Saturday, March 14, 2009

Follow Up: "Pugilists" and "Kariya"

This post is a follow up to two previous posts: "9: A Problem Like Kariya" and "Punishing The Pugilists." In the Kariya post, I repeated the popular hockey rumor, which I agree with, that Kariya wanted out of Anaheim or should have wanted out of Anaheim because he wasn't being protected. One of our readers from Facebook asked me to defend that opinion. Now, I have always thought that this rumor was tacitly confirmed when Kariya continued to get cheapshotted after the holdout, and when Gauthier made a trade to get back Stu Grimson. This seemed to confirm that Karpa and the existing squad of enforcers since Grimson left were not getting it done. But our reader from Facebook found that opinion laughable, citing the overwhelming fighting statistics during the no-Grimson era.

I continue to disagree because I think there's a difference between two enforcers fighting, and the real strategic enforcing that protects players. Grimson had a Claude Lemieux kind of nastiness to him where he would cheap shot small players, and really let the other team know that there would be consequences. A GM has to decide to have a nasty player like that on his team, but that player will potentially send stronger messages with his fights. For recent Ducks fans, the effect is the difference between Parros fighting Boogard and Beauchemin fighting Iginla.

The GMs seem to agree with me, as they voted to make recommendations to create a 10-Minute Major for 'staged' fights i.e. two enforcers fighting for the sake of fighting, as well as an enforcement of the instigator penalty for unnecessary fights i.e. a guy should be able to take a bodycheck once in a while without it turning into a brawl.

Now, Daniel, this is all you, as my opinion is clear from the feed question, but what do you think? If the NHL approves these adjustments, will they neuter fighting? Are the fights between two non-enforcers just as effective or more effective than having two 'designated hitters' drop the gloves every game? Should a Duck let a teammate get laid out every once in a while?

Hitting is a part of the game, and I think we do a good job of not letting every hit get us down. Getting laid out is part of the game and, let's be honest, good clean hits are usually met with good clean hits. That is, you hit our star, we'll hit yours. These types of exchanges are pretty common and hardly result in fights. But when cheap shots start happening, or worse you have a Sean Avery not even following the play and just putting his stick in the goalie's face, someone has to pay the price. I don't think these new penalties will have the effect that people think. Sure, guys will stop dropping the gloves right after the faceoff and instead wait 5-10 seconds and skate to a different part of the ice. Or, guys will just avoid that problem all together and choose a better time to have their fights. Hockey is a tough game and the enforcer will never really go away, they will instead evolve. Think, Steve Ott in Dallas, or Parros when he was on a line with Ryan. The enforcer will still fit into that mold of a guy who can skate, forecheck and at least provide a good shift and some energy on the 4th line. "Goons" like Grimson and Domi may be gone for good, but the job of enforcer will never truly leave. I don't think the NHL's new rules will do anything to deter fighting, it'll just make fighting occur in more creative circumstances.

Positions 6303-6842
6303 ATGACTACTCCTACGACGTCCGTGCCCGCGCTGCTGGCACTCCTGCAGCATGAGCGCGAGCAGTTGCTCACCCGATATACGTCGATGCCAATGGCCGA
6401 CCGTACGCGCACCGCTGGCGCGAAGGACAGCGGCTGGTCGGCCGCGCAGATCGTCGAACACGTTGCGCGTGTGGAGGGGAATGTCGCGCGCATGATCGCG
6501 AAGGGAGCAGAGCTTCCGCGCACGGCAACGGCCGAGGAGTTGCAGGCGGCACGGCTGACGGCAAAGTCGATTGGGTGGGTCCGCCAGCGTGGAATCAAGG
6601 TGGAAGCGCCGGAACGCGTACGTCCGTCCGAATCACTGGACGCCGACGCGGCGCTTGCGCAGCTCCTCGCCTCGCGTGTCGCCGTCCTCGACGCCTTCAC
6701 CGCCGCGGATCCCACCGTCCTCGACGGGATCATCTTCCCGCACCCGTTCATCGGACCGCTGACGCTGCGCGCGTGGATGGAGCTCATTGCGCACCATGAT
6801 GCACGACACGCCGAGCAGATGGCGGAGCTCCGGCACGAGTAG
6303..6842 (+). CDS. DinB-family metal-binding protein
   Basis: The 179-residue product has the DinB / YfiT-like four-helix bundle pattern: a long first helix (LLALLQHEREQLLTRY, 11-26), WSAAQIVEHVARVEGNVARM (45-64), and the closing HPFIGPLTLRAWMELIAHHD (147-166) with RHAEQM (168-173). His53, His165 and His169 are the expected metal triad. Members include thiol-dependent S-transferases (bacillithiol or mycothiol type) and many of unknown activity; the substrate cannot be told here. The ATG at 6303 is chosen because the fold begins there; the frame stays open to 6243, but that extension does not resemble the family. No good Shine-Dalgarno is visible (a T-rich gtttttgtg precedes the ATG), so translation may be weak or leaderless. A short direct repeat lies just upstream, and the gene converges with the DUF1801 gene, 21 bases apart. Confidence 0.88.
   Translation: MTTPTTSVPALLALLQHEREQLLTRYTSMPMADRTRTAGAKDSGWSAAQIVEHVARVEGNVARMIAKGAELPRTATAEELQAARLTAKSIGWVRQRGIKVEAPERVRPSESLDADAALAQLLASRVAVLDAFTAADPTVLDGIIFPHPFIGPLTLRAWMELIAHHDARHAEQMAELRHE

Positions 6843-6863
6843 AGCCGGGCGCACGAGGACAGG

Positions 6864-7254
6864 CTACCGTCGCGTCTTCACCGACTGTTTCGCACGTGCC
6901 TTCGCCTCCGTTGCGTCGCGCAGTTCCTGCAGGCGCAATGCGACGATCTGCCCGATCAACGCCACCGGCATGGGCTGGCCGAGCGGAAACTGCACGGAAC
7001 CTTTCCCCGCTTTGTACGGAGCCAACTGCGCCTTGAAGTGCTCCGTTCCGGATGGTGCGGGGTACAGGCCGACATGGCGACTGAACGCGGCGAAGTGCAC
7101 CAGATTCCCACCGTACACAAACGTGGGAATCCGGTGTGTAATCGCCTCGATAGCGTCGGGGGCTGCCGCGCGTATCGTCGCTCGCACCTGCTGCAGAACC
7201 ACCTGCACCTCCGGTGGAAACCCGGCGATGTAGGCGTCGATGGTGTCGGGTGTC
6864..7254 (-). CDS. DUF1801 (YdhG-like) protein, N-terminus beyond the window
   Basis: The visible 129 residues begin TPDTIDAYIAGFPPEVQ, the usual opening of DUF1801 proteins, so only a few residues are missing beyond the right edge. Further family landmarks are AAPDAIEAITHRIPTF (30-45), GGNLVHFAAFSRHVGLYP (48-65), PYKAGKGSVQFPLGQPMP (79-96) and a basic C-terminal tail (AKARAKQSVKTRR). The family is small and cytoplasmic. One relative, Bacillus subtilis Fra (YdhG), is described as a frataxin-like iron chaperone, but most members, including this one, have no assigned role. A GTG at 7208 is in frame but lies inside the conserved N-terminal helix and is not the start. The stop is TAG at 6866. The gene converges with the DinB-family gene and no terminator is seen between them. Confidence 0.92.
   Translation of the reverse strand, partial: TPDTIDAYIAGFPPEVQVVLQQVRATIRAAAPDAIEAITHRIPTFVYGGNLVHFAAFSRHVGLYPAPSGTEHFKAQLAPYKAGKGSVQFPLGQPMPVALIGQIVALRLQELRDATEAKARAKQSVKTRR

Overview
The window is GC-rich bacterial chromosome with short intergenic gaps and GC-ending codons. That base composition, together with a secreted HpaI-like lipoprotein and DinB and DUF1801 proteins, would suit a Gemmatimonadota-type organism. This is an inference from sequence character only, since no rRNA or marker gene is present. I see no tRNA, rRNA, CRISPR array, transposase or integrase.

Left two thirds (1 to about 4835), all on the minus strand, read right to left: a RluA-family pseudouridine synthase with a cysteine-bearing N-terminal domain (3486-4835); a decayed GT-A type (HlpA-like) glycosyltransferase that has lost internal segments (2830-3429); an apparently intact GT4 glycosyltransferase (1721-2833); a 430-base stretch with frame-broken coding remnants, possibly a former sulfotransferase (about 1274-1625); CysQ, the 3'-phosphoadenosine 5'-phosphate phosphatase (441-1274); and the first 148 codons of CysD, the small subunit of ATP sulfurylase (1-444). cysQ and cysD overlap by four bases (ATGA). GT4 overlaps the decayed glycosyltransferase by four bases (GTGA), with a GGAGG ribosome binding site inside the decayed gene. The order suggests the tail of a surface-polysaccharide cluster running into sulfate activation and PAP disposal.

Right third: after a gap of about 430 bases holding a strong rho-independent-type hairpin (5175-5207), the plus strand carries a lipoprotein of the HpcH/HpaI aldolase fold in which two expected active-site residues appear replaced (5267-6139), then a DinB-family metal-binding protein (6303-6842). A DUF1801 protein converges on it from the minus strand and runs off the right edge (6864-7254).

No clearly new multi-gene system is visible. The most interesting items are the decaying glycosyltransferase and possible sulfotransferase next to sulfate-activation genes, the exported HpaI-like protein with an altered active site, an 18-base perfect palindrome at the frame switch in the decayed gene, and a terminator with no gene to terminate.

As I've said, I don't think the enforcer will go away, but will instead evolve. This also means that the Beauchemin-Iginla style tilt will become more common. Not because the enforcer will be gone, but because we might start seeing 15-20 goal scorers becoming enforcers. I also think that because of the new circumstances and penalties surrounding fighting you'll see some skill guys dropping the gloves and sticking up for teammates. I think we do this more than any other team. Perry and Getzlaf have fighting majors this year. I think Perry has more than one. When the circumstances of fighting become unpredictable, so do the participants. I'm not saying I want to see Getzlaf and Perry throwing down every game, but you never know what will happen. In the end, fighting will just become something that falls in the hand of the more rugged forwards and defenseman who only contribute minor minutes, but still have the skill to not be dead weight.

Finally, I think there's one part of fighting that no one has explored, and that's fighting as a momentum tactic. It's not always your teammates getting laid out that triggers these altercations. If the ice is tilted one way and the opposition is carrying play, a fight can really alter the energy in the building. I think that's a good reason to leave fighting in; the players like it and use it as a part of playing the game. Yes, protection and self-policing is important, but sometimes a guy showing he'll go as far as fighting another guy to help his team win builds camaraderie in the locker room and creates an appreciation in the fans that our heroes aren't all overpaid primadonnas. I appreciate fighting and I think the players are as interested as anyone in keeping it in the game, and they know better than the rest of us just how dangerous it is.

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